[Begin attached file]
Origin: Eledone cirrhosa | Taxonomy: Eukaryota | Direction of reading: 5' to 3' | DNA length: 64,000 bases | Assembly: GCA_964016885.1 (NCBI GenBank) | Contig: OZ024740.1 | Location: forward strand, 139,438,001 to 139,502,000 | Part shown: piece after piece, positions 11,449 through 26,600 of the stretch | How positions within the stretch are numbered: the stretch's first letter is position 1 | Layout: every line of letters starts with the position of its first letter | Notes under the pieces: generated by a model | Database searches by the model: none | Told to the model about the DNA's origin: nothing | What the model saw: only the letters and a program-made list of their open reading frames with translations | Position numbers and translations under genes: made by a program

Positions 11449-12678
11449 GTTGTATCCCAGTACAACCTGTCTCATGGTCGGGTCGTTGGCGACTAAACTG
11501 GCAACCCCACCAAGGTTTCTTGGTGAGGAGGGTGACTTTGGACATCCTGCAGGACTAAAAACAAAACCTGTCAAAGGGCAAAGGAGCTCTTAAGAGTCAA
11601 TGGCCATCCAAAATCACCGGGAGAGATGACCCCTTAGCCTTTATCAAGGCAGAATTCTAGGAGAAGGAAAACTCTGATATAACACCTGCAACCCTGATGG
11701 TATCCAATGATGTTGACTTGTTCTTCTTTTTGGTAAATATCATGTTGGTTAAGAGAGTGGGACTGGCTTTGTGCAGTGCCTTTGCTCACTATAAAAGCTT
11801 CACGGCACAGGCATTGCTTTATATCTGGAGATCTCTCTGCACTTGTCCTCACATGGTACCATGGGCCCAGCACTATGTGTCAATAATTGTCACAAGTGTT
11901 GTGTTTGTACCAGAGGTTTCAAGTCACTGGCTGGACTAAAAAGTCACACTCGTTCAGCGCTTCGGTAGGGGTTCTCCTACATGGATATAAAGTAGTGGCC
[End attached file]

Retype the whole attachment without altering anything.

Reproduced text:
Origin: Eledone cirrhosa | Taxonomy: Eukaryota | Direction of reading: 5' to 3' | DNA length: 64,000 bases | Assembly: GCA_964016885.1 (NCBI GenBank) | Contig: OZ024740.1 | Location: forward strand, 139,438,001 to 139,502,000 | Part shown: piece after piece, positions 11,449 through 26,600 of the stretch | How positions within the stretch are numbered: the stretch's first letter is position 1 | Layout: every line of letters starts with the position of its first letter | Notes under the pieces: generated by a model | Database searches by the model: none | Told to the model about the DNA's origin: nothing | What the model saw: only the letters and a program-made list of their open reading frames with translations | Position numbers and translations under genes: made by a program

Positions 11449-12678
11449 GTTGTATCCCAGTACAACCTGTCTCATGGTCGGGTCGTTGGCGACTAAACTG
11501 GCAACCCCACCAAGGTTTCTTGGTGAGGAGGGTGACTTTGGACATCCTGCAGGACTAAAAACAAAACCTGTCAAAGGGCAAAGGAGCTCTTAAGAGTCAA
11601 TGGCCATCCAAAATCACCGGGAGAGATGACCCCTTAGCCTTTATCAAGGCAGAATTCTAGGAGAAGGAAAACTCTGATATAACACCTGCAACCCTGATGG
11701 TATCCAATGATGTTGACTTGTTCTTCTTTTTGGTAAATATCATGTTGGTTAAGAGAGTGGGACTGGCTTTGTGCAGTGCCTTTGCTCACTATAAAAGCTT
11801 CACGGCACAGGCATTGCTTTATATCTGGAGATCTCTCTGCACTTGTCCTCACATGGTACCATGGGCCCAGCACTATGTGTCAATAATTGTCACAAGTGTT
11901 GTGTTTGTACCAGAGGTTTCAAGTCACTGGCTGGACTAAAAAGTCACACTCGTTCAGCGCTTCGGTAGGGGTTCTCCTACATGGATATAAAGTAGTGGCC